Contra Dancing

Every single thing I’ve done on the GOADS plan (Get Out And Do Stuff), I haven’t wanted to do. And every single time, after I’ve done it, I’m glad I did.

This was especially true of contra dancing.

The contra dance was in the Wyoming Fine Arts Center, a grand old building on a grand old street lined with large trees and lovely homes. It reminded me of some of the old sea towns on the Jersey shore. Not Seabright or Seaside Heights, but where the money and good manners live.

You had to wear an N-95 or KN-95 mask to get in. After I put mine on and showed my vaccination card, the two friendly greeters allowed me to enter.

Inside, tall arched windows lined the walls. Folding chairs sat beneath them, along the two longer sides of the room. The layout reminded me of a high school gym set up for a dance, except the worn wooden floor was probably over 100 years old.

The attire was similar to the country line dance crowd in that people wore whatever was best for dancing. Shoes were most important.

There were men in plaid shirts and shorts, with leather loafers and calf-high black socks. There were women in jeans and sneakers, but the sneakers had thick sleeves over the toes that kept the rubber from gripping the floor. Better for spinning.

Contra dance is like square dancing except the pace is slightly slower and instead of staying in groups of four, you also dance with the person next to you in line, and the person next to you keeps changing.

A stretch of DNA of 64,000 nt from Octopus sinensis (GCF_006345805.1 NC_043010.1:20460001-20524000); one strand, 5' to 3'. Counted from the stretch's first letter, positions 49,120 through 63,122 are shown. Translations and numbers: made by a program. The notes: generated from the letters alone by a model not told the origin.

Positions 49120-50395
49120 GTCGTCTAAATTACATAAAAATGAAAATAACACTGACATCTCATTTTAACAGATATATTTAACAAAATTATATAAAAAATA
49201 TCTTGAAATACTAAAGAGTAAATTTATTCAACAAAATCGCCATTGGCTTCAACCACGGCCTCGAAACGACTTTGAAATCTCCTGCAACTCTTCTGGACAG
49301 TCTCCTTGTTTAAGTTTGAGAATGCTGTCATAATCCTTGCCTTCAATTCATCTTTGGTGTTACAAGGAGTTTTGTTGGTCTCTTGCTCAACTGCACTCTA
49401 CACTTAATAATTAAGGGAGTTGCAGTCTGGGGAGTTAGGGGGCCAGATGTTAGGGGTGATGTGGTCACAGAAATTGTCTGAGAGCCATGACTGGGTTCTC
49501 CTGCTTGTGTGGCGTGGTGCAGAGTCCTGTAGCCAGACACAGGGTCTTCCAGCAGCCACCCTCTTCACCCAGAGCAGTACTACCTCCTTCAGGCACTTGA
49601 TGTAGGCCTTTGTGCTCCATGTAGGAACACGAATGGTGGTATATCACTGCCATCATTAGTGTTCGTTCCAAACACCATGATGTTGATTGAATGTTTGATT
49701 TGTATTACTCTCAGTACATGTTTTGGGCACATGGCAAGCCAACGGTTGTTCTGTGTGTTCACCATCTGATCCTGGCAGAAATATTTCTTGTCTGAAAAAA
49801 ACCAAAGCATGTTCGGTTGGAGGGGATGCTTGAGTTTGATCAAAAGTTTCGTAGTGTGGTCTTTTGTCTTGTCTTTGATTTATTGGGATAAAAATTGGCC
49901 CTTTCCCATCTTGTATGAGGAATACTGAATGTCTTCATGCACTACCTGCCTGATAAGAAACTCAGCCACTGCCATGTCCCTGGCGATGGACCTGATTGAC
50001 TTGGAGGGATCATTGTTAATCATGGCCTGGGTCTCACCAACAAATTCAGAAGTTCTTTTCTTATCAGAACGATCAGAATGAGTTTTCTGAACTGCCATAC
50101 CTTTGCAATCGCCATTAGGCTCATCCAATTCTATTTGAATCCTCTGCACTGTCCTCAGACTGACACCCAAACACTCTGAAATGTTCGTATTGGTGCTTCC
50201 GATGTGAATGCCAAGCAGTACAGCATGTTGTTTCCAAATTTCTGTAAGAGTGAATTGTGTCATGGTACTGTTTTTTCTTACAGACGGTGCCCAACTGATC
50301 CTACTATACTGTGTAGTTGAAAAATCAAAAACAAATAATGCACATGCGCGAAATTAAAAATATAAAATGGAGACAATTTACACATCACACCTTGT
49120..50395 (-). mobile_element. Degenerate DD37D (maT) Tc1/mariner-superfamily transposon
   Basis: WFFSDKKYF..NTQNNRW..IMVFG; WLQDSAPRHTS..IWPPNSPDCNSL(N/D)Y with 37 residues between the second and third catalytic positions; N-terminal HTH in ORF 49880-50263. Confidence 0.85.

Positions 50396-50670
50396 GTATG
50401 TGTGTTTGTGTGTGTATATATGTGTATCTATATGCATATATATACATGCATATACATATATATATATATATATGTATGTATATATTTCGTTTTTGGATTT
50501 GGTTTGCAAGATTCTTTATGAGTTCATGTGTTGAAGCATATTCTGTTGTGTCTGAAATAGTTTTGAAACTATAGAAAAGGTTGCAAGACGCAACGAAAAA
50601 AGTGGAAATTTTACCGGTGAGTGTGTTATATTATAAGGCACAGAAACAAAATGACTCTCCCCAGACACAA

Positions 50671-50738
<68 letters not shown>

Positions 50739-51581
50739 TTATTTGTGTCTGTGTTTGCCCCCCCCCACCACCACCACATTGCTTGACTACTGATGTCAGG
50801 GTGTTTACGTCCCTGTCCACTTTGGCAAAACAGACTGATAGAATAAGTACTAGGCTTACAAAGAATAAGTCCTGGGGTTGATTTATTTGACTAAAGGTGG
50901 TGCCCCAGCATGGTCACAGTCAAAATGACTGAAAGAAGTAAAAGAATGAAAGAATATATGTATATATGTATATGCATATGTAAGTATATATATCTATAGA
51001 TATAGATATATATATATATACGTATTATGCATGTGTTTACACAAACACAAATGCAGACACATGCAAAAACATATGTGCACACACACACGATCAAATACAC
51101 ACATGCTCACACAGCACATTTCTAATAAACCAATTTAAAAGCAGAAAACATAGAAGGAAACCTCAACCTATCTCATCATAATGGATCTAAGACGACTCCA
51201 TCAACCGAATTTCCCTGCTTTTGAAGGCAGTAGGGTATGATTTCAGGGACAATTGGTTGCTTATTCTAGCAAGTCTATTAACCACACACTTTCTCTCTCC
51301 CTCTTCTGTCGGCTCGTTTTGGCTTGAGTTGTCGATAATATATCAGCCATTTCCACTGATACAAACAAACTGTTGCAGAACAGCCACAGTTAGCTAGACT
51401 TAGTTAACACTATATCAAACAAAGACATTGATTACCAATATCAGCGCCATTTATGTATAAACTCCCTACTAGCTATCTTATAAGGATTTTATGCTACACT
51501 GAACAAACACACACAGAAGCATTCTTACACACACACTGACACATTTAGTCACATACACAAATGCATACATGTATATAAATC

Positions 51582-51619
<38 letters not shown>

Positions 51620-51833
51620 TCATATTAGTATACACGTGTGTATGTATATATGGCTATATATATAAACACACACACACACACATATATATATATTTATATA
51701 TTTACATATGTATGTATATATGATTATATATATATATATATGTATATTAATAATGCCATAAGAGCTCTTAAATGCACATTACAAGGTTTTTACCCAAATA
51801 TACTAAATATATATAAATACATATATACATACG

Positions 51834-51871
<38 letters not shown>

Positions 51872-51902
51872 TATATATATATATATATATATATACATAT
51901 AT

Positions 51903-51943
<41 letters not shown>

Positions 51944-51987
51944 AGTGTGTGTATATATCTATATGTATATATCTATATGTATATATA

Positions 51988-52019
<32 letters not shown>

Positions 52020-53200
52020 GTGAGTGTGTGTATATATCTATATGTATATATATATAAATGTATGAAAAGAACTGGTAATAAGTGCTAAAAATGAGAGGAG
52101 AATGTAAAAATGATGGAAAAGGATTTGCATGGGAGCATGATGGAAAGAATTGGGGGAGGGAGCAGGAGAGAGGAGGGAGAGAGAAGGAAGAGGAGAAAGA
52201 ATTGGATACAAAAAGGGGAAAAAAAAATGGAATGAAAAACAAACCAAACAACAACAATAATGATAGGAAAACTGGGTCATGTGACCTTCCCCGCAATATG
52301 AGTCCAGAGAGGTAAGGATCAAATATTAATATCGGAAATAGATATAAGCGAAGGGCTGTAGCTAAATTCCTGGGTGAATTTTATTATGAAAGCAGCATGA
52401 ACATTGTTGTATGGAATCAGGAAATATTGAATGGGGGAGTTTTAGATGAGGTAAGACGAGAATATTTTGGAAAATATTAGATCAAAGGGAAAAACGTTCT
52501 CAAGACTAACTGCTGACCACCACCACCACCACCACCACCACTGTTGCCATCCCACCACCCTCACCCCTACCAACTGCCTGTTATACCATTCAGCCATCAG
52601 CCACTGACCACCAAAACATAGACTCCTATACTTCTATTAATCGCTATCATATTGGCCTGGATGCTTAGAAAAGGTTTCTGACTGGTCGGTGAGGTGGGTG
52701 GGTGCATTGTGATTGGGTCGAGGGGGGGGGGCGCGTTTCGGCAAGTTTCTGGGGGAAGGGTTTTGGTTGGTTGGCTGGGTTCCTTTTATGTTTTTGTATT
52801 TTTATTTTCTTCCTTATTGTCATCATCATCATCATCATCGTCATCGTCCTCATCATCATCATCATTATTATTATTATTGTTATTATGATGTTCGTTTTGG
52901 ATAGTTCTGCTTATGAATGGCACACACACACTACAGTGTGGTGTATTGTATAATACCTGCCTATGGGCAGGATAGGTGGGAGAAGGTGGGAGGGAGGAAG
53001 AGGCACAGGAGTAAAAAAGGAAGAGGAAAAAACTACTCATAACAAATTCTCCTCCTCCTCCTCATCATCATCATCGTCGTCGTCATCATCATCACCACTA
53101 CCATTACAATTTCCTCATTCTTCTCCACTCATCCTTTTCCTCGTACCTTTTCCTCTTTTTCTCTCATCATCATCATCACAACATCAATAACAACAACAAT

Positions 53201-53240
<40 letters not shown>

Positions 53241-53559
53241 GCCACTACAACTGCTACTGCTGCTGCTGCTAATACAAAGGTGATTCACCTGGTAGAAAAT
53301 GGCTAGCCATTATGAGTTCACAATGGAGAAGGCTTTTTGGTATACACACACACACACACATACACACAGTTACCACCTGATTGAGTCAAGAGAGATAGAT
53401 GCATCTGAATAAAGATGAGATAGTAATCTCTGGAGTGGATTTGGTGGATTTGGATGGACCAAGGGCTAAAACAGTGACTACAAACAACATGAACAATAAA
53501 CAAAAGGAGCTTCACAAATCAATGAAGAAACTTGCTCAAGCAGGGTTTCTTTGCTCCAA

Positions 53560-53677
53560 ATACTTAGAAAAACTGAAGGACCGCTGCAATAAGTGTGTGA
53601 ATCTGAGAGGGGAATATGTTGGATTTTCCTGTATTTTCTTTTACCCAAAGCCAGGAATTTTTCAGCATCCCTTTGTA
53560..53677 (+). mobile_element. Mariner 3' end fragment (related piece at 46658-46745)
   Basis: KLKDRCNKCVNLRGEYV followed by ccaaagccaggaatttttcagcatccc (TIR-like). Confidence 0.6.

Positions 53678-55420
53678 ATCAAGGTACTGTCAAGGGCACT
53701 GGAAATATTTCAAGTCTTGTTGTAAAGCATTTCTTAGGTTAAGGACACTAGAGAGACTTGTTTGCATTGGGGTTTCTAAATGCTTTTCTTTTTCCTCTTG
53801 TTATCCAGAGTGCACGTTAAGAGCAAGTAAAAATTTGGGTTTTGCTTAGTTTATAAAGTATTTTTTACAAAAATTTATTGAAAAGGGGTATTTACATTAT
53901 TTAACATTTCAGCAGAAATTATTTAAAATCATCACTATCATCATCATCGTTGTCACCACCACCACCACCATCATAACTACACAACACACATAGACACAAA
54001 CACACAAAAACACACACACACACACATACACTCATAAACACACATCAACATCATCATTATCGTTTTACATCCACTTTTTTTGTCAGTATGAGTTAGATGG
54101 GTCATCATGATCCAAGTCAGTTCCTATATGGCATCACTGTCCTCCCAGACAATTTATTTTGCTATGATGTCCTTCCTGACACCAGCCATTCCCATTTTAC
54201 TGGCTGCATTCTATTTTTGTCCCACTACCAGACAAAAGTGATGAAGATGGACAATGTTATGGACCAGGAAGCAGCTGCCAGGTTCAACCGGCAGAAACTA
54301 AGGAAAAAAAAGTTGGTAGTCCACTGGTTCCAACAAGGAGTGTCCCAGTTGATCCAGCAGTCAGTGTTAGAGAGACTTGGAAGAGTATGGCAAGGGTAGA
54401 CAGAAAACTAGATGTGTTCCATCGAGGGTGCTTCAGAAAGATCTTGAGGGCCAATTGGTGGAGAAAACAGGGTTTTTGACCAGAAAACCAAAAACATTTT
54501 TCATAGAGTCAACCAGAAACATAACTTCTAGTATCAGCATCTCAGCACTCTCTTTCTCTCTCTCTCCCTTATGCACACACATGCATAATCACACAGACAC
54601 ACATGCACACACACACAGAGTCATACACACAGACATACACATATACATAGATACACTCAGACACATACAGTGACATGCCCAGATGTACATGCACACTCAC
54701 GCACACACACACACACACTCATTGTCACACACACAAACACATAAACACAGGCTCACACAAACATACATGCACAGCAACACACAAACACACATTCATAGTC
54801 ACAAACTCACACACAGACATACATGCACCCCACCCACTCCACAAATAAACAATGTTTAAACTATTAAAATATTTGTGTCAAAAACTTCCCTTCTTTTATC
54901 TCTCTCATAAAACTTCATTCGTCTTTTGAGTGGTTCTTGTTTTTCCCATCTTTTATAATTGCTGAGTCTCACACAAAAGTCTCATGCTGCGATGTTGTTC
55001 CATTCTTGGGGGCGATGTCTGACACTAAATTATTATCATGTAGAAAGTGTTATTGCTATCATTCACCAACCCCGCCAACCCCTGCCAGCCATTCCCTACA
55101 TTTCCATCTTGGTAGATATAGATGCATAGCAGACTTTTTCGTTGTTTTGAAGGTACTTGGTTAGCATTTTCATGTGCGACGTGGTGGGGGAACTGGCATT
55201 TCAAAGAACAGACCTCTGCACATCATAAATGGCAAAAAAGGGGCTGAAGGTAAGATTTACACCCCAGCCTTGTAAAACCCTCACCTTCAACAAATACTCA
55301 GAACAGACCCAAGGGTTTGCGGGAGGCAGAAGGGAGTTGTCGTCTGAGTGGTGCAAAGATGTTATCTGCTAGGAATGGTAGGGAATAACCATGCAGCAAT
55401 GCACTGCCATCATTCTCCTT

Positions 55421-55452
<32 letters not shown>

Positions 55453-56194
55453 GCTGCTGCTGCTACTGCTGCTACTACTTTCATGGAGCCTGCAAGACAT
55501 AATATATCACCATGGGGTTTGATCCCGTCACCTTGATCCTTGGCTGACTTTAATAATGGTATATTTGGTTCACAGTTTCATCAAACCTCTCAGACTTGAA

Also, the call to ‘swing your partner’ is different. In a square dance, you and your partner lock elbows and spin. In a contra dance, you come in closer. The ‘lead’ and the ‘follow’ (gender-neutral language for the ‘gent’ and the ‘lady’) each put one hand on the other’s back, and clasp hands with the other. If you want to be fancy (or Victorian), you can place hands palm to palm.

At one point I went to swing with a neighbor and put my hand on the back of a damp t-shirt. That’s when I realized, “I’m touching people.”

In a day or a week or a month, I don’t normally touch people. Maybe my hand accidentally grazes a cashier’s hand, but that’s about it.

It was fun to learn new dances and dance with so many different people. It felt good to be a human touching other humans.

Chewing the Cud of Good

Thankful people who know more than me, who can show me the way (on the dance floor and with my story).



Leave a Comment

Your email address will not be published. Required fields are marked *

Scroll to Top